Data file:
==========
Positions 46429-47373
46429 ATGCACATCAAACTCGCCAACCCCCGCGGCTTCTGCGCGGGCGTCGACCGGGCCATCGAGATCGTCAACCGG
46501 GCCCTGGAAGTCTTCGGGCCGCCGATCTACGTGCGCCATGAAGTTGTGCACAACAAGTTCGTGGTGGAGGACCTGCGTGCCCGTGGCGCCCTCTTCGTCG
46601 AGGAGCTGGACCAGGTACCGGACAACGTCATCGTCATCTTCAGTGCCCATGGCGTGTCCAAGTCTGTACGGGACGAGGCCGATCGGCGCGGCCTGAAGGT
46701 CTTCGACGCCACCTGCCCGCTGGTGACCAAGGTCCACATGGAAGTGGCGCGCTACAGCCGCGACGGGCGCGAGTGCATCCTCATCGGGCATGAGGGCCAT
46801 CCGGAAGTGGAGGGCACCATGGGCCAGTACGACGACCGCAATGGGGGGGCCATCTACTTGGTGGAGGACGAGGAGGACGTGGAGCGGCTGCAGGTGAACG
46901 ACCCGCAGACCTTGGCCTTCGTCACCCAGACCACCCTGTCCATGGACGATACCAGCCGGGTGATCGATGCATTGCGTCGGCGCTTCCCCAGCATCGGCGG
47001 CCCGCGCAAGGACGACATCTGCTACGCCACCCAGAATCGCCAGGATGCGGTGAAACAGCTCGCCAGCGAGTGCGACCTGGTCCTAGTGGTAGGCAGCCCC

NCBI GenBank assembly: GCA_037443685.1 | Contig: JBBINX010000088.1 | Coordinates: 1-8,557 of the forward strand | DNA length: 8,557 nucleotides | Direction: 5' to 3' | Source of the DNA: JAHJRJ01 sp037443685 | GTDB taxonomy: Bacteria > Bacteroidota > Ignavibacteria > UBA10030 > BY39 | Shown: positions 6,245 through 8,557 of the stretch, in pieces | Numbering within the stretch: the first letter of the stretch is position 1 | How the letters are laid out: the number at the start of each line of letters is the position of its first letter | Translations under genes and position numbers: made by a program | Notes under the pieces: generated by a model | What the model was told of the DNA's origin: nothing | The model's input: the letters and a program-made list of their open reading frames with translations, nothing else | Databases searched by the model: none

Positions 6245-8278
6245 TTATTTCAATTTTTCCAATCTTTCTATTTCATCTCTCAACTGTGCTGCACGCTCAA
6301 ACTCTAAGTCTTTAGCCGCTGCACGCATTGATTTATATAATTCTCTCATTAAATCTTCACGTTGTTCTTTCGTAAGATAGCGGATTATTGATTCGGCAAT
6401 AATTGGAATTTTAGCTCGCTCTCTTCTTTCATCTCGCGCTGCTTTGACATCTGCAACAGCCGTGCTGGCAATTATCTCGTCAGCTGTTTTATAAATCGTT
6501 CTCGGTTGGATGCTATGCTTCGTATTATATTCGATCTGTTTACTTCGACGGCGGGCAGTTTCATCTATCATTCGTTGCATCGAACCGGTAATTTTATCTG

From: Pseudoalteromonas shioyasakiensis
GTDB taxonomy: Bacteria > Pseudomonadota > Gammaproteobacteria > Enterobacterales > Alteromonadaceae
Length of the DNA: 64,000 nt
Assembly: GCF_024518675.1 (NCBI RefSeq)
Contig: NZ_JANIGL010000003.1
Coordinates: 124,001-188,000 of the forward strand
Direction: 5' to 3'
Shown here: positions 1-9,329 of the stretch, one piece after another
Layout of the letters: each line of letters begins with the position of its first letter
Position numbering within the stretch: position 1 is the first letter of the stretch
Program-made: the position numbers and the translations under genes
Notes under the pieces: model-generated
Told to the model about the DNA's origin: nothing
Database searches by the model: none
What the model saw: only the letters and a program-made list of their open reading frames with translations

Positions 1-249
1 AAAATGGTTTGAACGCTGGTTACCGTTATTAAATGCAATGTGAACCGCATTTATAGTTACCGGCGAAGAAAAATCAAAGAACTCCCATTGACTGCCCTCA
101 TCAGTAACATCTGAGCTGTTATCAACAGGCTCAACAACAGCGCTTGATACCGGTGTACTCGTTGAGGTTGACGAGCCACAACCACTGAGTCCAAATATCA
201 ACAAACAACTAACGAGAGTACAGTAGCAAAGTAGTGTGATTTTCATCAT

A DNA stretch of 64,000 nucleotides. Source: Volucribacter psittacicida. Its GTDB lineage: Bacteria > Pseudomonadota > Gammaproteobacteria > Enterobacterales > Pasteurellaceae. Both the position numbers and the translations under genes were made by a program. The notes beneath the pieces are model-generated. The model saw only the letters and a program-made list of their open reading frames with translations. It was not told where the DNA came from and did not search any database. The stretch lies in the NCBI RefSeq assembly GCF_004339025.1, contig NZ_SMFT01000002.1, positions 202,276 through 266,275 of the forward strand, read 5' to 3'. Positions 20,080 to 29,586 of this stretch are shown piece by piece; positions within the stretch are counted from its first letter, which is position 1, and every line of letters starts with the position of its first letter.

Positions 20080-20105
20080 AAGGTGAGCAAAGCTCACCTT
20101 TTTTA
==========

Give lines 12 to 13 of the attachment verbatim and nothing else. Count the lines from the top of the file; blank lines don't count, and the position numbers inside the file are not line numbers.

6301 ACTCTAAGTCTTTAGCCGCTGCACGCATTGATTTATATAATTCTCTCATTAAATCTTCACGTTGTTCTTTCGTAAGATAGCGGATTATTGATTCGGCAAT
6401 AATTGGAATTTTAGCTCGCTCTCTTCTTTCATCTCGCGCTGCTTTGACATCTGCAACAGCCGTGCTGGCAATTATCTCGTCAGCTGTTTTATAAATCGTT